U.S. World University Team: Member Bios

The U.S. Team to WUOC 2012

Follow the University Team as they compete in the World University Orienteering Championships (WUOC) in Alicante, Spain from 30 June to 7 July, 2012.

Women

Alison Campbell, Delaware Valley Orienteering Association

School:  Heriot-Watt University, Edinburgh, Scotland
What is your training routine? I do about 3-4 hours of running/orienteering a week. Generally, I try to have one be a “speed” session and two orienteering. Then fill out the rest of the week with cycling and strength training.
What advice would you give to aspiring athletes? My advice would be get on as many maps as possible and as different as possible. Also make sure you have a strong physical fitness base. Then it is all about consistency and process!
Goals for WUOC 2012: I’m going to make sure that I have clear plans for every leg, follow the processes I have been working on, and aim for solid runs. With that I should do well, but not focusing on placing this year. It’s all about the process!
 

McKenzie Hudgins, United States Military Academy Orienteering Club

School: US Military Academy, West Point, New York
What is your training routine? I practice with my team five days a week. Mondays are long runs, Tuesdays and Wednesdays are woods practices, Thursdays intervals, and Fridays are always a mix up.
What advice would you give to aspiring athletes? Do what you love and work hard at it.  It’s not always about being THE best, it’s about doing YOUR best and knowing that, in the end, that’s the important thing.  I’m never satisfied unless I know I did everything to prepare and could not have done any better… that’s winning for me.
Goals for WUOC 2012: Do everything I can to prepare and go all in.  This competition will be the biggest I’ve ever been to which is really intimidating. Having the confidence to go in knowing I’m a true competitor and leaving with the satisfaction that I did my best is what I really want from this.  Also, this should be a great experience so I want to get everything out of this trip that I can.

Men

Keith Andersen, United States Military Academy Orienteering Club, West Point, NY

What is your training routine? West Point is strategically located on and near an abundance of ISOM standard mapped land.  We really have it good.  Our team has a training schedule that gets us in the woods and on a map twice a week, on Tuesday and Wednesday.  Monday is cardio endurance, thus we are typically doing a long run, sometimes in the woods and sometimes up hills.  Thursday is our interval day.  The weekends are spent tending to all of the other demands of cadet life if not traveling to and running orienteering meets.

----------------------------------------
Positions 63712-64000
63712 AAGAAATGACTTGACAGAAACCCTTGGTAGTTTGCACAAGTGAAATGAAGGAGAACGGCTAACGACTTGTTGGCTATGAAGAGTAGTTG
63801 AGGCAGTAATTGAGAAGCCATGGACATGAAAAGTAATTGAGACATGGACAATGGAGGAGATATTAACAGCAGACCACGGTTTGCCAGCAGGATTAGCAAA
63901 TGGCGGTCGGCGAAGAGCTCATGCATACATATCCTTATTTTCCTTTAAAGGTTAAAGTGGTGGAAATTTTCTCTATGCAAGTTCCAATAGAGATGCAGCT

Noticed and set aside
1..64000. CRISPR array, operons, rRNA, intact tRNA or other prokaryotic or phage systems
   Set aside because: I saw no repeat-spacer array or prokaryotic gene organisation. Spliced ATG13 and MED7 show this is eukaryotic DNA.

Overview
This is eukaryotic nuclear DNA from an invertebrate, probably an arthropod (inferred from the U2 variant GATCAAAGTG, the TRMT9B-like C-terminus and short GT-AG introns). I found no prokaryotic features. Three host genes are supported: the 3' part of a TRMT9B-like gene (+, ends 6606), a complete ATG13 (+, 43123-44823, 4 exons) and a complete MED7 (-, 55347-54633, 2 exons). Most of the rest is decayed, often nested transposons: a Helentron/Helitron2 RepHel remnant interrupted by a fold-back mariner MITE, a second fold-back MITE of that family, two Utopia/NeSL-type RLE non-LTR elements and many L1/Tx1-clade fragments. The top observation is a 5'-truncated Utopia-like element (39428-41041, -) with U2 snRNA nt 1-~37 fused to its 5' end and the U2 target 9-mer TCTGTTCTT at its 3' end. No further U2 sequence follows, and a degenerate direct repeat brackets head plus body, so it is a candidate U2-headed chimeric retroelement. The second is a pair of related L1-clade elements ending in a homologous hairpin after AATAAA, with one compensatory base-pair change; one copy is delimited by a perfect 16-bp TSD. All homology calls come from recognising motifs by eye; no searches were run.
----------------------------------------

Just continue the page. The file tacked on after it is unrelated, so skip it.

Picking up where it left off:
What advice would you give to aspiring athletes? Find enjoyment in what you are doing, so that the energy you put into your training only inspires you to continue improving.
Goals for WUOC 2012: At the last WUOC, I really enjoyed competing on the challenging courses. At that time, I had only run two blue courses so adjusting to the distance and level of difficulty was challenging.  As a result, I had two large errors on the long course which put me near last place. My goal is to keep my error times to a minimum by following the one hunch rule (only one “let me just check that cliff to see if I can figure out where I am” per leg).  If I can keep my concentration up and have a plan for each leg, my times will reflect it.

Charles Whitaker, US Military Academy, West Point, NY

What is your training routine? Although I have grown up in the woods throughout California, this is only my second year of orienteering. At the academy, our typical training routine is a mixture of workouts in preparation for orienteering and life in the army.  However, my favorite training occurs when my team conducts races against each other through the woods on a practice course. On these days I find it most beneficial to analyze and discuss different route choices and difficulties present for each point immediately after running that particular route. It’s always beneficial to discuss a course after completing it, but I find better analysis through the immediate debate of route choice while still in the woods.

John Hensley Williams, U.S. Military Academy Orienteering ClubJohn Hensley Williams, United States Military Academy Orienteering Club, West Point, NY

What is your training routine? Four days a week I take to the roads or forests to practice for 90 minutes or so. As I have become more familiar with the West Point terrain and maps I've begun to increase the speed of my navigation. I have also placed an increasing focus on the intensity of my forest sprint and hill ascension exercises.
What advice would you give to aspiring athletes? Get out there and Orienteer! The greatest aspect that I love about orienteering is its variability throughout the country and the world. To get better, experience is needed in those various terrains. Go out there, orienteer, and make mistakes, new and old, across those various terrains, but reflect on your mistakes and improve on them so that the next time you orienteer on that new map you know what works best for you.
Goals for WUOC 2012: WUOC 2012 is my first University competition, and as such I don't know entirely what to expect from the competition as a whole. I do know, though, that I want to speak with as many people as I can about their races, their routes, and why they chose the routes they did. On top of that, top 75 on the long wouldn't be so bad. ;)


Team Leader: Keith Andersen, U.S. Military Academy Orienteering Club